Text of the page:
Traditional craft: handwoven treasure by “Domestic Intervention Co.”

Being Swedish, I was raised surrounded by beautiful handwoven cloths.  When I think about Sweden, I see looms.

A personal heroine– Karin Larsson, wife/muse of Swedish artist Carl Larsson, at her loom.

Textile art is in my DNA.  My mother loved to tell me stories about my great grandmother– my name sake, Brita.  Brita raised so many children with little money.  She’d walk to town and check out the latest fashions in the store windows, then go home and weave the fabric and sew the outfits for her children.  Her kids were the only ones at their school that brought along PE strips- cleanliness and freshness always tantamount (a trait my mother inherited).  Sadly, her daughter Kristina, my grandmother, died when I was two.  But my great aunts Helma, Alma and Helga were a huge influence on my love of crafting.  I would love our visits, mesmerized by Helma’s loom in her loom room, Alma’s tapestries, Helga’s button collection.

I love the collection of threads, humble bits, woven together.  Cloth is sacred.  Humble, yet showy.

The art of the bird is to conceal its nest both as to position and as to material, but now and then it is betrayed into weaving into its structure showy and bizarre bits of this or that, which give its secret away and which seem to violate all the traditions of its kind. – John Burroughs

As we process life, whether we do it well or badly, elegantly or clumsily, our experiences weave a tapestry that colors our personality.  It’s a strong, beautiful un-anticipated, splendidly imperfect design.

Check out my weaving journal exercise:


I keep a large basket of family heirlooms, like this runner.  Our family has shared so many meals on this woven cloth, spilled on it, used it to play, washed it over and over:

This Christmas, I was gifted a beautiful DOMESTIC INTERVENTION CO. handwoven scarf from my soul-sister, Patti Henderson.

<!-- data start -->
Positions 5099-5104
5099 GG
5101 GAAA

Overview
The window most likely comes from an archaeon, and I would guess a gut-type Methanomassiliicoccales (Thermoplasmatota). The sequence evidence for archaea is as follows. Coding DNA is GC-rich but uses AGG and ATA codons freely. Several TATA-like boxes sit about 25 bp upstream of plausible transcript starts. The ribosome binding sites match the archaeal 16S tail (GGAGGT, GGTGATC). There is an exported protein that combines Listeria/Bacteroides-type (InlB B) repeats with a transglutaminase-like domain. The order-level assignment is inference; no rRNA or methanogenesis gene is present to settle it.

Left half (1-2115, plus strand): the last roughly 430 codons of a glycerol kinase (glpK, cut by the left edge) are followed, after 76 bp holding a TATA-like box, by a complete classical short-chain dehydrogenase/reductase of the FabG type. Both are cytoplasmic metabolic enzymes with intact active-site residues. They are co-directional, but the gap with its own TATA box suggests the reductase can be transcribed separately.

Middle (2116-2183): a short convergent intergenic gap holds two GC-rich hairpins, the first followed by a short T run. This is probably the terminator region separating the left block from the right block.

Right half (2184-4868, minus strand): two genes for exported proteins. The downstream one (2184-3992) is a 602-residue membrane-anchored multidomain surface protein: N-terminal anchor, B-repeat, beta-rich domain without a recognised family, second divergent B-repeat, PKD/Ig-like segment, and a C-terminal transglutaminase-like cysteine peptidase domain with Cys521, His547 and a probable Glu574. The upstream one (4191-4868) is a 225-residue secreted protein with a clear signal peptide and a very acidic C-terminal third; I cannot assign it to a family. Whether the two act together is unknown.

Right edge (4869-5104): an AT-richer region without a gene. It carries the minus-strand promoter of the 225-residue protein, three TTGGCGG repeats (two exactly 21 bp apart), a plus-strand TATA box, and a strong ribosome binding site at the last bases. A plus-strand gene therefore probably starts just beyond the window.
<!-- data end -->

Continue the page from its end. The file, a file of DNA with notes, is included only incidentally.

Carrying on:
I was MESMERIZED.  All my childhood memories flooding back as I held the delicate fabric.  I am in awe of this Vancouver artist and her product.  



Manufacturing quality yardage FOR Specialty yardage made to order all TEXTILES Designed and handwoven in VANCOUVER BC by CHammond @truckstopcutie


Check out DOMESTIC INTERVENTION CO. on Instagram:

Aaaaaaah- a loom room!!!  DREAMY

About saying yes to life, every part of your life, and finding how to weave them all together.
― Lucy H. Pearce, The Rainbow Way: Cultivating Creativity in the Midst of Motherhood

My mother’s tapestry…

Today would have been my mother’s 80th birthday.  It was joyous to celebrate her by celebrating my nephew’s 5th birthday (his official birthday is on the 19th) in my brother’s household filled with kids and mayhem, food and laughter.


Photo by Anna Thorsen

Our growing family certainly is my mother’s tapestry- her woven threads.

We are the weavers of our own lives, in which each experience can become an important thread used by our consciousness to connect with one another… Turning to the archetypal meaning of the thread, it symbolizes the agent that links all states of being to one another… [source]

My mother often claimed that she was not artistic, that instead she was an artistic director.  She had an amazing eye for design and style.  But… despite her denials- she was artistic and crafty and influenced my love for tradition and craft.

She started the piece below in the late 60’s.  I would spend hours watching her work on it, helping her add stitches, laughing with her as she lost count, rubbing my hands over the texture, copying the images… the unfinished aspect is magical.  One of my most important treasures,  I converse with her now as I look at the instructions and smell the wool.






Nature uses only the longest threads to weave her patterns, so that each small piece of her fabric reveals the organization of the entire tapestry. – Richard P. Feynman



Her basket also contains some smaller unfinished projects.  I love this basket. LOVE.   And so happy to still have it.





Karin Thorsen Sept 17, 1936- Nov 8, 2008

Photo by Fredrik Thorsen

Snapchat by Anna Thorsen:

ANTICIPATION. #Journaling exercise PART 2 woven collage. #arttherapy

I’m developing a journal exercise around anticipation.  Recall in Part 1, I encouraged you to write about the words:


In this entry write freely about ANTICIPATION:

Using dry pastel- color each line.

Rub it down.

Spray it with hairspray.

Now cut strips.

Weave them together.

We anticipate events.  As we process them, whether we do it well or badly, elegantly or clumsily, the experiences weave a tapestry that colors our personality.  It’s a strong, beautiful un-anticipated, splendidly imperfect design.

Stay tuned for

Part 3: drawing.

Part 4: poem.